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Erik Trautman

Technical entrepreneurship, business strategy and product development

Ruby Explained: Conditionals and Flow Control

This post will get into how Ruby chooses a path through your program, aka "flow control"

Now you've got an understanding of what tools you can use and it's time to start thinking about how the Ruby interpreter moves through your code. Sometimes you want to execute a certain chunk of code, other times you don't. In this post, you'll see the different ways of controlling the flow of your program.

You'll need to understand which types of things Ruby considers "true" and which ones it considers "false". "Truthiness" and "Falsiness" are ways of saying "what evaluates to true?"" and "what evaluates to false"? In many languages, there is some nuance to that question. In Ruby, it's simple: nil and false are false and that's it. Everything else is "truthy".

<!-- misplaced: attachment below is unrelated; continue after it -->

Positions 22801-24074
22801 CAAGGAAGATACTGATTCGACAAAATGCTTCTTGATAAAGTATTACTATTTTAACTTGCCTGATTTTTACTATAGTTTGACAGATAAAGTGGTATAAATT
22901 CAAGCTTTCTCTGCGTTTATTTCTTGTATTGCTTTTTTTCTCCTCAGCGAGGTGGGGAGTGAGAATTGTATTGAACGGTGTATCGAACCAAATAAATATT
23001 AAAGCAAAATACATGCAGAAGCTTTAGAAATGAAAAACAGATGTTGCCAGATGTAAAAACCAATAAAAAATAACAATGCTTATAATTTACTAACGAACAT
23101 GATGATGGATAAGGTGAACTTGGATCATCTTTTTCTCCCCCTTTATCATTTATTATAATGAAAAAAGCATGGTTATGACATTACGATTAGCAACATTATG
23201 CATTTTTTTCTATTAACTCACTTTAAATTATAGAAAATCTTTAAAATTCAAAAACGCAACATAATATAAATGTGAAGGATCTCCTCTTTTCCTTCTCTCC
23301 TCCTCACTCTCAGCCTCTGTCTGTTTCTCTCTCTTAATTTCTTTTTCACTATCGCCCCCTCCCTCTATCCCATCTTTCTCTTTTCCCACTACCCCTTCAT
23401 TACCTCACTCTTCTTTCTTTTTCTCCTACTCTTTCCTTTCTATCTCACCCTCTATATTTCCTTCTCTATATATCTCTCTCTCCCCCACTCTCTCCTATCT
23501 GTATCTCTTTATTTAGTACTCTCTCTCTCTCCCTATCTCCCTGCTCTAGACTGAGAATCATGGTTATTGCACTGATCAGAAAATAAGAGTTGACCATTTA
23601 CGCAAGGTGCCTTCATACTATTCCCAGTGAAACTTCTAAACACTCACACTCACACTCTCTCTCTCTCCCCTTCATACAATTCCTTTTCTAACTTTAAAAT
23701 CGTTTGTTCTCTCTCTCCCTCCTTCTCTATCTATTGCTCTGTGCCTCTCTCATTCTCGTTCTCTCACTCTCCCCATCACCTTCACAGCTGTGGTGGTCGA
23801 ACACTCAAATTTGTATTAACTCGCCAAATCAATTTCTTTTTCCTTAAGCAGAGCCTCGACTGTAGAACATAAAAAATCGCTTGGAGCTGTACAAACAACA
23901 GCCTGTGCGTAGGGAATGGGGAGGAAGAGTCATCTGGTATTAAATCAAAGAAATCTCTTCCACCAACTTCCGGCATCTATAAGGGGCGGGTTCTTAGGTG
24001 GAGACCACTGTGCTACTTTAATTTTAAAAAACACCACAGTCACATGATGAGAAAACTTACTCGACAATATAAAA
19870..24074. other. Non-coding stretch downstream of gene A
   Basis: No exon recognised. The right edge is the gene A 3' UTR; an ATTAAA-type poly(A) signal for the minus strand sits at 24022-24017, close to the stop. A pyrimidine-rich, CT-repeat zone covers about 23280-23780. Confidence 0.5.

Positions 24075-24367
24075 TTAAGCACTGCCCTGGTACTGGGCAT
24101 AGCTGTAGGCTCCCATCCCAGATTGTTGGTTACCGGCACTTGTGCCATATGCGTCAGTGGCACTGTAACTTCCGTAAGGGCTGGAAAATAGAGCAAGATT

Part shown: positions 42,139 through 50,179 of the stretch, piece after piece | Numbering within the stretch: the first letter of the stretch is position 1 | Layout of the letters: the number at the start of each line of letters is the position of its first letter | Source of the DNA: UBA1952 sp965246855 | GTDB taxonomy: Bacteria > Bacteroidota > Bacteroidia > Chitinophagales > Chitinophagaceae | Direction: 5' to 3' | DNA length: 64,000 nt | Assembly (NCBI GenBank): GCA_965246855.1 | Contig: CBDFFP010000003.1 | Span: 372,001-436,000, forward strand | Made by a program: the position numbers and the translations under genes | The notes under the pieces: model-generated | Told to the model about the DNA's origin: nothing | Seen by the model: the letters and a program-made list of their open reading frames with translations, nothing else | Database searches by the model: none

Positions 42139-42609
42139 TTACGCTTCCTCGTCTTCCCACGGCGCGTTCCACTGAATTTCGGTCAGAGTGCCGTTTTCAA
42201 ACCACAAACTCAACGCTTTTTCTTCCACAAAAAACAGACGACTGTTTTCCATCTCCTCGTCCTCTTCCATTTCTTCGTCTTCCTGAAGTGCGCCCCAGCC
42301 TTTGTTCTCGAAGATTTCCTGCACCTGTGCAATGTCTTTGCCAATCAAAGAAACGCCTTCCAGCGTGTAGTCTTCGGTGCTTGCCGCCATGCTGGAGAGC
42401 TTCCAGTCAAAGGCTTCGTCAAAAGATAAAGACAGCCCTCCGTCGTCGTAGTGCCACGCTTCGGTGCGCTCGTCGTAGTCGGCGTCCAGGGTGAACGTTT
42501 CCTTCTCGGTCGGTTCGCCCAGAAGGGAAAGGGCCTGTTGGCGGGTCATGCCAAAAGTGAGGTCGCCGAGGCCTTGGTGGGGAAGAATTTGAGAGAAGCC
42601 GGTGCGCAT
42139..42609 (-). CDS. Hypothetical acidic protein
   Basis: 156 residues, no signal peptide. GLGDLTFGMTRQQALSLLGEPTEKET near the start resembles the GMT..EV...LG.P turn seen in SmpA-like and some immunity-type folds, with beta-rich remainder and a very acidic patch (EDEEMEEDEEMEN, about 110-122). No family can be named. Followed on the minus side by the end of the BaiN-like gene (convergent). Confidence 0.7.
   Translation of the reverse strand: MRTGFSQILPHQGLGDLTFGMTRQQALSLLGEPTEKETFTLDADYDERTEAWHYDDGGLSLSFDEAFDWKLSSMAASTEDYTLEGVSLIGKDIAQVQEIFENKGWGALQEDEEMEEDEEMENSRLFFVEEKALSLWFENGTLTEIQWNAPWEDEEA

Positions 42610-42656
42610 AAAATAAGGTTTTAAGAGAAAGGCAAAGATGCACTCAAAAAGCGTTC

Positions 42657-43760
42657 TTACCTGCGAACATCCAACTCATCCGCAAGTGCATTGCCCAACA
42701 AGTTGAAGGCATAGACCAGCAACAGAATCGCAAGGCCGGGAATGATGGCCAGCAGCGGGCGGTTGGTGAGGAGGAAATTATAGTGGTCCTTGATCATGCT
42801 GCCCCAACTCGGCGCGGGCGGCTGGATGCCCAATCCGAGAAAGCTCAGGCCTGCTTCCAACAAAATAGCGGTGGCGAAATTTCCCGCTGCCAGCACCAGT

An if statement is pretty straightforward too. Supply a condition and, if it's true (or truthy!), the code will be executed. If you supply an else clause, then that code is executed otherwise. Everything proceeds normally from that point forward. Remember that the parentheses are implicit.

if some_variable.is_a?(String)
    # do some code if some_variable is a string
else
    # this code will not run unless the variable is NOT a String
end

unless is the opposite of if (which should make sense from the english of it). So it will jump into the included code... UNLESS the statement is true You can also have an else clause, though it's less common because then you need to scratch your head to think about it so your code gets a bit less readable.

unless home_team.won_the_super_bowl?
    puts "I need to drown my sorrows in ice cream"
end

Want some more Ruby awesomeness? Put your if and unless statements in a single line, and in any order you want:

if current_user.is_a?(Vampire) dispatch_vampire_hunters

...works just as well as:

dispatch_vampire_hunters if current_user.is_a?(Vampire)